Insurance - The Most Misunderstood Industry

Insurance - The Most Misunderstood Industry

A new look at the insurance industry was recently introduced in a book written by Howard Kunreuther and Mark Pauly, Behavior Economics: Improving Decisions in the Most Misunderstood Industry. The following essay borrows heavily from the concepts introduced in this book and from a related article written in the January 2013 edition of Business Insurance magazine.

We are all very familiar with insurance in our daily lives. One would think that the familiarity would translate into wise insurance purchase decisions: trading a relatively small premium for protection against a large loss when the price is right. Similarly, one would expect insurers to use data on the likelihood and consequences of specific events to determine a risk-based premium. Finally, one would expect regulators to allow insurers to change premiums that reflected the risk being insured.

Why then is such reasonable behavior by these parties so often the exception?

Many consumers simply do not appreciate insurance. They often view insurance as something required by their mortgage lender or the DMV and not necessarily the prudent exchange of risk. There is often a long interval between the time one pays a premium for protection and the occurrence of an insured loss. This is especially true in catastrophe prone areas like ours. Low probability events like natural disasters are so far and few between, a consumer may never experience a loss but still be required to pay inflated premiums year after year.

When we buy an insurance policy we benefit only when and if a loss has been incurred and we have successfully navigated the claims filing and settlement processes.  There is thus a tendency to view insurance as a bad investment when you have not collected after paying premiums for years. It is difficult to convince people that the best return on an insurance policy is no return at all.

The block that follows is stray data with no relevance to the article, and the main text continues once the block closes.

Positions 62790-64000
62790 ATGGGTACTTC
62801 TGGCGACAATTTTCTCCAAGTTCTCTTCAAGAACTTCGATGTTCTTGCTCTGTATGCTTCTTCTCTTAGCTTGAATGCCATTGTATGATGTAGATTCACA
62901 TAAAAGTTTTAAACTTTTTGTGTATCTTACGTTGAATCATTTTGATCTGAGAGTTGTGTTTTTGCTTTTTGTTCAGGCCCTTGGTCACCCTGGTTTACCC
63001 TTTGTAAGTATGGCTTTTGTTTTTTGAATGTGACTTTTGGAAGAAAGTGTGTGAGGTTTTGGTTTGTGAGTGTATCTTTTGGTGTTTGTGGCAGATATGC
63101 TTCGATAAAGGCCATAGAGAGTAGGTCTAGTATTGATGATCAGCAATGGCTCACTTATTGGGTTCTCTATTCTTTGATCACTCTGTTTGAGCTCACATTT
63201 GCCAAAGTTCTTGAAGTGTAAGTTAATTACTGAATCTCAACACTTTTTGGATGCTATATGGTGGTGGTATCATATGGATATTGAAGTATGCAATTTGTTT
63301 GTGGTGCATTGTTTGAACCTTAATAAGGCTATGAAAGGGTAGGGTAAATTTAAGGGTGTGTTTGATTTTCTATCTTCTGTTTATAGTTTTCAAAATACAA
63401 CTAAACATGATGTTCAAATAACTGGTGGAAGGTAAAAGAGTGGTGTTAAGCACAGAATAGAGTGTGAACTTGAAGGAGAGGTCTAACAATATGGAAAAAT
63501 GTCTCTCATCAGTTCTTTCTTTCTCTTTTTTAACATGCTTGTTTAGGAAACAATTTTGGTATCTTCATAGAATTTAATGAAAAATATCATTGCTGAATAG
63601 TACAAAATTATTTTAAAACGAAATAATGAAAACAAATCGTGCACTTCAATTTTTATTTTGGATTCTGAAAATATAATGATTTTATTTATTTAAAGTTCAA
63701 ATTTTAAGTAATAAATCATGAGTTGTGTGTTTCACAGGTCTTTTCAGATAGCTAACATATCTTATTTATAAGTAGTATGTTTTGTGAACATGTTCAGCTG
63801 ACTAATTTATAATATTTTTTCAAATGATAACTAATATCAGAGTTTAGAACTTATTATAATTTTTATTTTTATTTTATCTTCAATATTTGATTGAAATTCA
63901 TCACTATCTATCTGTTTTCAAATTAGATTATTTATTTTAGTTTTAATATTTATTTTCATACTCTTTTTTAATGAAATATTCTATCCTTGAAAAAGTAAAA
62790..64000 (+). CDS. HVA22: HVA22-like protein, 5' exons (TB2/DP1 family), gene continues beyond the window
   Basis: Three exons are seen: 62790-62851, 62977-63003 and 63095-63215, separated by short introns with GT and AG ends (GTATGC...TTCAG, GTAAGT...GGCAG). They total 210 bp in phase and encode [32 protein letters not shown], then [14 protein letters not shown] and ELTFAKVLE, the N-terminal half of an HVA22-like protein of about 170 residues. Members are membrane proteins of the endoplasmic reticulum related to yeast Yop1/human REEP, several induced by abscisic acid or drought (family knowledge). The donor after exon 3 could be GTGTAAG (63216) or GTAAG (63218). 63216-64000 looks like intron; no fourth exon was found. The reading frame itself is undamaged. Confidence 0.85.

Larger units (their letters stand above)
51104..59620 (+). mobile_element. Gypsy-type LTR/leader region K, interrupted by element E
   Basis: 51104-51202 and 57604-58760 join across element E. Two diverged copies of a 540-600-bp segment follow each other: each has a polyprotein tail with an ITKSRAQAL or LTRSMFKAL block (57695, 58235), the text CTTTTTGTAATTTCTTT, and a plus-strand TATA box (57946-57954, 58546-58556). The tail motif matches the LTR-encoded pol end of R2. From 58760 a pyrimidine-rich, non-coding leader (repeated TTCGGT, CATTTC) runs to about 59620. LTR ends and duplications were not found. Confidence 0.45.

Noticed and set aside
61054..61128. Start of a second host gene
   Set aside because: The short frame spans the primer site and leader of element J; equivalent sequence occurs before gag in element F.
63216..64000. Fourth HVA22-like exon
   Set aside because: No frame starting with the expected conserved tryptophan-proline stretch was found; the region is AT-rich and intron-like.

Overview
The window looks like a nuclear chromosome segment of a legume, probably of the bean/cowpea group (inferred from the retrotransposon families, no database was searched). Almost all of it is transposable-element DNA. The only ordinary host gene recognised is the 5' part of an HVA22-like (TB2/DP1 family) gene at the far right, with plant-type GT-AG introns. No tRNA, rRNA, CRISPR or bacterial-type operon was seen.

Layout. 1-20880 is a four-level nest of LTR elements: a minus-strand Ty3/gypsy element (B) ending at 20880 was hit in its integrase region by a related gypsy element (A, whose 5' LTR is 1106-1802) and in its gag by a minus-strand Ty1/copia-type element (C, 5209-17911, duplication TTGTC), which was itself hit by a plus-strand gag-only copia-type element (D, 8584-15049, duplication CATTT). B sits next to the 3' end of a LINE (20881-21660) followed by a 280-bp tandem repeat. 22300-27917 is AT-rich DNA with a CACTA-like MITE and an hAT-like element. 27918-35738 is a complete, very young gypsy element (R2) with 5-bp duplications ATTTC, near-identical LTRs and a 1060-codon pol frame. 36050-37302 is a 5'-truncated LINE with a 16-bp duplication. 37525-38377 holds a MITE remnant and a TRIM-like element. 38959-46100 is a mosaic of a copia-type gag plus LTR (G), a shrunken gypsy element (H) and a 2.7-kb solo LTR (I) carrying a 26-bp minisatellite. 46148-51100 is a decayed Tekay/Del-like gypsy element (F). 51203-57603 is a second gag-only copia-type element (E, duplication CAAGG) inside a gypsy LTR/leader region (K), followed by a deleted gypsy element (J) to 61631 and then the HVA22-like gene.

When insurers make decisions on what coverages to provide, their concern is on the impact that a catastrophic loss will have on their balance sheets. Insurers know that if many claims occur simultaneously, as in the case of wind damage from hurricanes, there could be a severe negative impact on their surplus, and in the extreme case could cause their insolvency. For events such as terrorism, floods and earthquakes, insurers have perceived those risks to be uninsurable without some backup by the public sector. This goes a long way toward explaining why so few companies willingly insure property risks in our community. It explains why some of the largest insurance companies require policyholders to accept the highest wind related deductibles. Many of our clients come to us in search of an affordable wind deductible more so than an affordable insurance premium.

Insurance probably is the most misunderstood industry, misunderstood by all impacted segments of our society. Consumers often lament over the payment of premiums but not getting benefits in return. Would this person prefer to have been the victim of a major weather event? Insurers act like occasional large losses are not to be expected. They often don't price the risk appropriately in advance to reflect this possibility and accumulate reserves to cover the catastrophic losses when they occur.  Their managers strive to increase market share and shareholder returns in hopes of achieving short-term personal rewards. Regulators often do not allow insurers to price their products to accurately reflect the risk. They believe some consumers require subsidies. But aren't there better ways to do this than restricting premiums to be artifically low? The National Flood Insurance Program provides an excellent example of property owners being in flood prone areas being subsidized by tax payers through artifically low flood insurance premiums.

One of the remedies for a misunderstood industry is increasing the general understanding of it